Progressive cognitive decline is linked to normal aging. However, can our brains be trained to slow this process down? Practicing and listening to music can slow cognitive decline in healthy elderly by promoting the growth of grey matter, according to a study.
Over 100 retirees who had never played music were observed by a team from the University of Geneva (UNIGE), HES-SO Geneva, and EPFL. For six months, they took piano lessons and a music awareness course. These findings present fresh opportunities for promoting healthy aging. The study was published in NeuroImage: Reports. The human brain changes throughout the course of a lifetime.
As a result of our surroundings and experiences, such as when we gain new abilities or recover from the effects of a stroke, our brain’s morphology and connections change. This ”brain plasticity”, though, declines with age. Additionally, the grey matter in the brain, which houses our priceless neurons, is lost. ”Brain atrophy” is the term used to describe this.
Music practice and active listening could prevent working memory decline
A cognitive deterioration gradually manifests. One of the cognitive functions that are most negatively affected is working memory, which is at the centre of many cognitive activities. The process by which we temporarily store and manipulate information to accomplish a goal, such as memorizing a phone number long enough to jot it down or translating a sentence from a foreign language, is known as working memory.
According to a study conducted by the UNIGE, HES-SO Geneva, and EPFL, active listening and music practice can halt the loss of working memory. Such exercises encouraged brain plasticity and were linked to an increase in the amount of grey matter. Working memory benefits have also been seen. The 132 healthy retirees in this study ranged in age from 62 to 78. They had to have given up music lessons for more than six months to participate, which was one of the requirements.
Practicing music vs. listening to music
”We wanted people whose brains did not yet show any traces of plasticity linked to musical learning. Indeed, even a brief learning experience during one’s life can leave imprints on the brain, which would have biased our results”, explains Damien Marie, first author of the study, a research associate at the CIBM Centre for Biomedical Imaging, the Faculty of Medicine, and the Interfaculty Centre for Affective Sciences (CISA) of UNIGE, as well as at the Geneva School of Health Sciences. Regardless of whether they were there to play an instrument or not, the participants were split into two groups at random.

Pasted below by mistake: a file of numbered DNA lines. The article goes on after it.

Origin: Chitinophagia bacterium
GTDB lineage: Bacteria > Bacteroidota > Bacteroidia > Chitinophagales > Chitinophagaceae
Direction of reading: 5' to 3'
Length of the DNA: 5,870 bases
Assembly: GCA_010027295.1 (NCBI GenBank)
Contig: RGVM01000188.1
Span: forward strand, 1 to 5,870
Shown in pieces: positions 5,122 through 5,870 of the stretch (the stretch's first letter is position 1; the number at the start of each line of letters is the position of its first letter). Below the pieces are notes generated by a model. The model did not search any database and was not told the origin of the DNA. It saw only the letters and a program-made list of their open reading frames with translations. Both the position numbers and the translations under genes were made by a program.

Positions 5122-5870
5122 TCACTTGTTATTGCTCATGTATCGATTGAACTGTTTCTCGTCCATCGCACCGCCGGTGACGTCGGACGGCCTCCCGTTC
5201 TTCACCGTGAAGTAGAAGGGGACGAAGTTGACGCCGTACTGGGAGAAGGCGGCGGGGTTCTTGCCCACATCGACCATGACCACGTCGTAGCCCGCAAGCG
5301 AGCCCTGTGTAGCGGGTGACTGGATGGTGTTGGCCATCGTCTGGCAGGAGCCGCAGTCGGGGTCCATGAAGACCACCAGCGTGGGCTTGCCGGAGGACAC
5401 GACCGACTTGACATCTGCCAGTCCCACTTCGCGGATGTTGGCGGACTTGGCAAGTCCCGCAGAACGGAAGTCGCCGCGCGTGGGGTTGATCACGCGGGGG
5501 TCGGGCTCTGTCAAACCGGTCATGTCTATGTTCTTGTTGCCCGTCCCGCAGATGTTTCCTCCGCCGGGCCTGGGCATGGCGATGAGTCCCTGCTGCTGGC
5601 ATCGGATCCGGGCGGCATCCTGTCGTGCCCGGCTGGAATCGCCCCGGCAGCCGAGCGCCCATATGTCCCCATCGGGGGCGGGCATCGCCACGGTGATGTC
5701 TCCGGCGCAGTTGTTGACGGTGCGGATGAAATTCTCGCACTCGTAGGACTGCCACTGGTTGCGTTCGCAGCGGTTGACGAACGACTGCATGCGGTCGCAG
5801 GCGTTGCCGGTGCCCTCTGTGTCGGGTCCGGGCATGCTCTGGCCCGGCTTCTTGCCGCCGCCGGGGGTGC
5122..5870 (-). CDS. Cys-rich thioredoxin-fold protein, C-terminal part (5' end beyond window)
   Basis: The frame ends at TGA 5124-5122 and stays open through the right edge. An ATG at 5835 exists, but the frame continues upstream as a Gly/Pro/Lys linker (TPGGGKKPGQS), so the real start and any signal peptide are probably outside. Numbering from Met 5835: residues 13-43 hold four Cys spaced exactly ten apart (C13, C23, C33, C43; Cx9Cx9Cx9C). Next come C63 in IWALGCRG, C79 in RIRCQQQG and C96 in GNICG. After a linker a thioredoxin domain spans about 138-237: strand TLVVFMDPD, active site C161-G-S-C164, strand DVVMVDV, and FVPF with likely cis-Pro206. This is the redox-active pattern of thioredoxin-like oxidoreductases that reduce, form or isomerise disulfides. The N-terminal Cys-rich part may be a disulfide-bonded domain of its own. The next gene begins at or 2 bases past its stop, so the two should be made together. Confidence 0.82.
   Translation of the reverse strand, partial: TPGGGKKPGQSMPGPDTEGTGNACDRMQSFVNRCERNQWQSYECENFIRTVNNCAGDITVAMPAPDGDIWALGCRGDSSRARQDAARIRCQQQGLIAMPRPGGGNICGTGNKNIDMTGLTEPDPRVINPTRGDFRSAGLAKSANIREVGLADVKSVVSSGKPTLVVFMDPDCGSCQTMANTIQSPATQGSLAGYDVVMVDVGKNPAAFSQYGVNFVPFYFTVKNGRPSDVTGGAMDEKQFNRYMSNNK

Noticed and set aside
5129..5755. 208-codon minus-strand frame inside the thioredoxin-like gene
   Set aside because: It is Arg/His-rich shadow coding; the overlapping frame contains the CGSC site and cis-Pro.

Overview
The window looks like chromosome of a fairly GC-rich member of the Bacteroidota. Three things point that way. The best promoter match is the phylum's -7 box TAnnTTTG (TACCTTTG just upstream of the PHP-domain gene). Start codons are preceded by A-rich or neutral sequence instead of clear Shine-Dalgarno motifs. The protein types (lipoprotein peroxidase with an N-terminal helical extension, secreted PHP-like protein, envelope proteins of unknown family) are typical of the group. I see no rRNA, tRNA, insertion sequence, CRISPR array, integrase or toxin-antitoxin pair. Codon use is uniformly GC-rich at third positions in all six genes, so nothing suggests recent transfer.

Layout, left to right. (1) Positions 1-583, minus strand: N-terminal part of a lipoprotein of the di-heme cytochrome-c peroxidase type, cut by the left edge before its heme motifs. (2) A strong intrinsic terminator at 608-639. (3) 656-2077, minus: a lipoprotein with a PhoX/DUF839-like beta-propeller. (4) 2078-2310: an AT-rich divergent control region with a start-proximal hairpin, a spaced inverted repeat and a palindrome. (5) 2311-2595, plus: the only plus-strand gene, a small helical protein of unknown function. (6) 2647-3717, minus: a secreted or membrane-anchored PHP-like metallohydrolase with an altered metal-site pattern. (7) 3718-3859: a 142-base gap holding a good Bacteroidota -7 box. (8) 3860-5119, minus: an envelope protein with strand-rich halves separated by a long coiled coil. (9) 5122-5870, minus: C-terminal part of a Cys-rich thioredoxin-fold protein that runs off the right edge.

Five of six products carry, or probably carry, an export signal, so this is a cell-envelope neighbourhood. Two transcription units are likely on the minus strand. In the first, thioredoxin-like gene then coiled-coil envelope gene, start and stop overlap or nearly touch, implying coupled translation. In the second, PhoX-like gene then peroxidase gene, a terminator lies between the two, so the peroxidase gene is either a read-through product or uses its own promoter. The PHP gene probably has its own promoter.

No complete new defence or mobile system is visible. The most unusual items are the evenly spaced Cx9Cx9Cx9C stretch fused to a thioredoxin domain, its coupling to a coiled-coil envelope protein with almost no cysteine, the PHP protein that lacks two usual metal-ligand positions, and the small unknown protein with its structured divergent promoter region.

The second group received active listening instruction that concentrated on identifying instruments and analysing musical elements in a variety of musical genres. The lectures took an hour. Each participant in each group was assigned to do 30 minutes of homework each day.
Increase in grey matter in four brain regions
”After six months, we found common effects for both interventions. Neuroimaging revealed an increase in grey matter in four brain regions involved in high-level cognitive functioning in all participants, including cerebellum areas involved in working memory. Their performance increased by 6% and this result was directly correlated to the plasticity of the cerebellum,” says Clara James, last author of the study, a privat-docent at the Faculty of Psychology and Educational Sciences of UNIGE, and full professor at the Geneva School of Health Sciences.
The quantity of training done each day and the number of classes taken during the intervention, according to the researchers, all had a beneficial effect on how much performance improved.
Musical interventions prevent aging in specific regions
The researchers did discover a distinction between the two groups, though. The right primary auditory cortex, a crucial area for processing sound, had steady grey matter volume in the pianists but dropped in the active listening group. ”In addition, a global brain pattern of atrophy was present in all participants. Therefore, we cannot conclude that musical interventions rejuvenate the brain. They only prevent aging in specific regions,” says Damien Marie. These findings demonstrate the positive effects of music practice and listening on cognitive reserve.
These enjoyable and accessible interventions, according to the study’s authors, ought to be a top focus for healthy aging policies. The team’s next task is to assess these therapies’ potential in those who have moderate cognitive impairment, a stage between normal aging and dementia.
Materials provided by Université de Genève. Note: Content may be edited for style and length.
Damien Marie, Cécile A.H. Müller, Eckart Altenmüller, Dimitri Van De Ville, Kristin Jünemann, Daniel S. Scholz, Tillmann H.C. Krüger, Florian Worschech, Matthias Kliegel, Christopher Sinke, Clara E. James. Music interventions in 132 healthy older adults enhance cerebellar grey matter and auditory working memory, despite general brain atrophy. Neuroimage: Reports, 2023; 3 (2): 100166 DOI: 10.1016/j.ynirp.2023.100166
Cite This Page:
Université de Genève. “How music can prevent cognitive decline.” ScienceDaily. ScienceDaily, 17 April 2023. <www.sciencedaily.com/releases/2023/04/230417142520.htm>.
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